Review by

The Song Walker

Song, sisterhood and spirituality

A young girl stands alone in a vast, dusty red landscape. No sound apart from her quiet breath, no people, no roads, just emptiness beneath an azure sky. She is wearing only one shoe, and carrying a locked metallic box that she cannot open. Three questions nag at her exhausted brain, ‘Where am I? What am I doing here?,’ and most worryingly, ‘Who am I?’. We find out in The Song Walker by Zillah Bethell, a twisty and evocative tale of song, sisterhood and spirituality set in the Australian outback.

With the outback covering literally millions of square kilometres, the odds are stacked against our lost girl encountering other human beings, and yet she is set to cross paths with several characters, the first and most important being a young indigenous girl named Tarni, whose sudden appearance and slingshot prowess saves her from the sinuous clutches of a lethal snake. Feisty and sceptical, Tarni tells her that she looks like a city girl in her expensive dress. She bequeaths her the temporary name of Moonflower, and the pair begin to form a bond under the searing antipodean sun.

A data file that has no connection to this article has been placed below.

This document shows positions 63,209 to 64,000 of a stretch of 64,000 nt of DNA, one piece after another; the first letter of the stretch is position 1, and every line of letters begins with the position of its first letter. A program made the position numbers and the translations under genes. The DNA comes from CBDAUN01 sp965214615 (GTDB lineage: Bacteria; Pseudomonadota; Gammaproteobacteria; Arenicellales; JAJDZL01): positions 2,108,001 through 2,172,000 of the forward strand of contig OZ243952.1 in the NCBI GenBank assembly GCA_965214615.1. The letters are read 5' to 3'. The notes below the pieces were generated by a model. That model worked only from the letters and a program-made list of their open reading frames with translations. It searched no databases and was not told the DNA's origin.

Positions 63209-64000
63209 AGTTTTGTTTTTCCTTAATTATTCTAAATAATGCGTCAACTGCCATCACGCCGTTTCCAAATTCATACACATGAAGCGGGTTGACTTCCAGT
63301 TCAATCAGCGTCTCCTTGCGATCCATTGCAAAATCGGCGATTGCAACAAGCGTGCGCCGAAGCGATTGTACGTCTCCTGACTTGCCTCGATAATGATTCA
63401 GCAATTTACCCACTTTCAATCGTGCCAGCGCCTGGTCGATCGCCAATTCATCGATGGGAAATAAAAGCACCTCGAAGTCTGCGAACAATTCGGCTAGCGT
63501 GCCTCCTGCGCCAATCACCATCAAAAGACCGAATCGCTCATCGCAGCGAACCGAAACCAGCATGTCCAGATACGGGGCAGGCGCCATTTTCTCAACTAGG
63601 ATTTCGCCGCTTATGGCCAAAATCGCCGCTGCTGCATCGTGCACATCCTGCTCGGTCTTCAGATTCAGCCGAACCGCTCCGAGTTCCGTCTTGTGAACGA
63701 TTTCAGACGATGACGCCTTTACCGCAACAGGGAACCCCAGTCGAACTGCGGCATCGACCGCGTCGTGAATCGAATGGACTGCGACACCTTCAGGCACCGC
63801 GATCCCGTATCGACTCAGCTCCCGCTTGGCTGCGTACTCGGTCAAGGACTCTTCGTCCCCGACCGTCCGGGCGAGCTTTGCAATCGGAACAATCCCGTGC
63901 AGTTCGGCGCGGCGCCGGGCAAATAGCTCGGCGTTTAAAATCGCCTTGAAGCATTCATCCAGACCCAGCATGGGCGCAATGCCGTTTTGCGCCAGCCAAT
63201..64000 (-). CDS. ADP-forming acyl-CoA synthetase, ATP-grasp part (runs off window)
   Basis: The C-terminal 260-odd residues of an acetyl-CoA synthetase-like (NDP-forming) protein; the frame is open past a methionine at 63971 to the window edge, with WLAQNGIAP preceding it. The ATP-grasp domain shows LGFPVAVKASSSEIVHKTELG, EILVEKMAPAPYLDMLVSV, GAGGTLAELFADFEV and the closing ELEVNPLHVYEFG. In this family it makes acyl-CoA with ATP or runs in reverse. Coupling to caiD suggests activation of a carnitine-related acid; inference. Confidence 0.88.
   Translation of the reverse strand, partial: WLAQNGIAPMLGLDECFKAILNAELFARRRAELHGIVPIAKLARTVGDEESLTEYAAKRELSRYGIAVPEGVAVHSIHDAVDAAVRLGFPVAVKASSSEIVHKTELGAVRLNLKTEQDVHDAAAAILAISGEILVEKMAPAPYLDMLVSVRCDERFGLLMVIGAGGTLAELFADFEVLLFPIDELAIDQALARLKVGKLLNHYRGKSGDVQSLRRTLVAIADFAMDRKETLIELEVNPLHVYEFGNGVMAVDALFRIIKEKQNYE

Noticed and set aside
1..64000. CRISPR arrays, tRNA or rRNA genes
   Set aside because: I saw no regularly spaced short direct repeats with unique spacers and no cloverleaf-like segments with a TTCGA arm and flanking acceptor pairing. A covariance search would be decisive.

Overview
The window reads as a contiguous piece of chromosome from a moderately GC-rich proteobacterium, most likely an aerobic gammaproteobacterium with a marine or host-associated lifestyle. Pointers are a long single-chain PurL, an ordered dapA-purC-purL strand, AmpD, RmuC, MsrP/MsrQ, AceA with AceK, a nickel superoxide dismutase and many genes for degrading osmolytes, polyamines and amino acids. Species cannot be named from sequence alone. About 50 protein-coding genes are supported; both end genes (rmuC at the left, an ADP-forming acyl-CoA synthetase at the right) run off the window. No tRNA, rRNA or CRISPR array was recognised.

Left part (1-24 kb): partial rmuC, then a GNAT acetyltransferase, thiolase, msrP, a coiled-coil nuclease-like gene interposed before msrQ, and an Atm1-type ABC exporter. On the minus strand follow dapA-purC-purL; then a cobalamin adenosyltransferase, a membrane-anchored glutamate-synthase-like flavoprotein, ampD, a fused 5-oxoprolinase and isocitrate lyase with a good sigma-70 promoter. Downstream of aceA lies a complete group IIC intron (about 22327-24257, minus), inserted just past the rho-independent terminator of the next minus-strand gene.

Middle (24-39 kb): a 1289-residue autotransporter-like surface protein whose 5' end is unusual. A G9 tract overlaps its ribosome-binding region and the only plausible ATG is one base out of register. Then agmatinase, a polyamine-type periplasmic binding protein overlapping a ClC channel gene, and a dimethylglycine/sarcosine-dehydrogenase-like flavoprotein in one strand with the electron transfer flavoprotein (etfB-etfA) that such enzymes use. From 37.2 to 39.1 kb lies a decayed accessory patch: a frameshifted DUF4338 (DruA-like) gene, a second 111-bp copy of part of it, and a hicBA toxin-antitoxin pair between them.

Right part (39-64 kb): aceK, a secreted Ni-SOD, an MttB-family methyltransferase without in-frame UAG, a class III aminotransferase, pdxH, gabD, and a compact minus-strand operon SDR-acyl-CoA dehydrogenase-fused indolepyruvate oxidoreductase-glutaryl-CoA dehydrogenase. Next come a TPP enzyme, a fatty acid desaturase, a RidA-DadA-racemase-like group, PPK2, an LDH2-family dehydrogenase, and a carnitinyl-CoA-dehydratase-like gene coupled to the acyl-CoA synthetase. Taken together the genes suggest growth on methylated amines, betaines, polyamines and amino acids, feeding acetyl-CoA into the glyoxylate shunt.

Moonflower learns that the outback is populated by the wandering spirits of indigenous ancestors, who use ancient songlines to find their way. Singing their own way across the land, the girls travel immeasurable miles in distance and melody, and haunted by dreams and snatches of memory, Moonflower begins to piece together her past.

Meanwhile, a search is under way for this ‘special’ city girl, who is being missed in the way no indigenous contemporary would be. Police, reward hunters and the Australian media are on their trail but the brutal and beautiful outback has some lessons to deliver first.

This wonderful tale can be complemented by the Usborne Publishing Quicklinks website where young readers can listen to a First Country elder sing a songline and explore the ancient wonders of this incredible landscape.

If you like this, see our review of The Shark Caller by Zillah Bethell.

The Song Walker by Zillah Bethell is published by Usborne Publishing, 368 pages.

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